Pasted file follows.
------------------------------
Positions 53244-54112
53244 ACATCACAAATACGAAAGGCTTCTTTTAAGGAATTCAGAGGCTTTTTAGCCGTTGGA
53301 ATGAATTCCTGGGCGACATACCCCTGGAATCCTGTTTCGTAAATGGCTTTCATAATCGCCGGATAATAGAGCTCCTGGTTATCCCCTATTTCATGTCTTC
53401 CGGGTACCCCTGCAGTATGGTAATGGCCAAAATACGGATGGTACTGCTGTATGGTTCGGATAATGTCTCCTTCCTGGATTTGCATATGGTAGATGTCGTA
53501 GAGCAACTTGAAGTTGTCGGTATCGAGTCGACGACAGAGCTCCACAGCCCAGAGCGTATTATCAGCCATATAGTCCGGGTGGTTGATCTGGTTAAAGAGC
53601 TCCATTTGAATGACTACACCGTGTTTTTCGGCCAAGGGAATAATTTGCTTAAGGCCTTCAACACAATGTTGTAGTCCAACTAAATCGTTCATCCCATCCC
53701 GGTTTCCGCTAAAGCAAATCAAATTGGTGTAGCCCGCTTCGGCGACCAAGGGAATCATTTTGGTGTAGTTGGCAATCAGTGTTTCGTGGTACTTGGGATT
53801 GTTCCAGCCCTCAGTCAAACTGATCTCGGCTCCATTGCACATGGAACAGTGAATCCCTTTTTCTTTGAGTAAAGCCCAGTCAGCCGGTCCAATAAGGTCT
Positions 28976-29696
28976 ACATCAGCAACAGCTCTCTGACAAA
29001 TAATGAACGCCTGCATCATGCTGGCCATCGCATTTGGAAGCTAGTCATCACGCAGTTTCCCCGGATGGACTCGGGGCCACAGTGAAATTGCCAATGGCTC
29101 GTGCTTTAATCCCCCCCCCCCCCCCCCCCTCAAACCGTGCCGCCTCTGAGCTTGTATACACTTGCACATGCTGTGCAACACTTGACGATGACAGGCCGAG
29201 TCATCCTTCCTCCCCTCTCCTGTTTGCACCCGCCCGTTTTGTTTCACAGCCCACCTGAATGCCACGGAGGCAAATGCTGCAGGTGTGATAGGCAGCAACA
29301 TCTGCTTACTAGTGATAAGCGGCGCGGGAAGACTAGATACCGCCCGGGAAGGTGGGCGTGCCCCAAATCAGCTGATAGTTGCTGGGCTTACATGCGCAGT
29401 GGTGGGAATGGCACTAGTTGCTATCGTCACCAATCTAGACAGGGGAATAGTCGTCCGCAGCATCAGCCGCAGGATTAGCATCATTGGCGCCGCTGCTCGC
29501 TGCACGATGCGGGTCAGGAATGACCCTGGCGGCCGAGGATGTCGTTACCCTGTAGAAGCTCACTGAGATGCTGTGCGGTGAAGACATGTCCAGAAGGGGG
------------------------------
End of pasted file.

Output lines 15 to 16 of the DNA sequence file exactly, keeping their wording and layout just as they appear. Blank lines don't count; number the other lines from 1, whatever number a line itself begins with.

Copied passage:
29401 GGTGGGAATGGCACTAGTTGCTATCGTCACCAATCTAGACAGGGGAATAGTCGTCCGCAGCATCAGCCGCAGGATTAGCATCATTGGCGCCGCTGCTCGC
29501 TGCACGATGCGGGTCAGGAATGACCCTGGCGGCCGAGGATGTCGTTACCCTGTAGAAGCTCACTGAGATGCTGTGCGGTGAAGACATGTCCAGAAGGGGG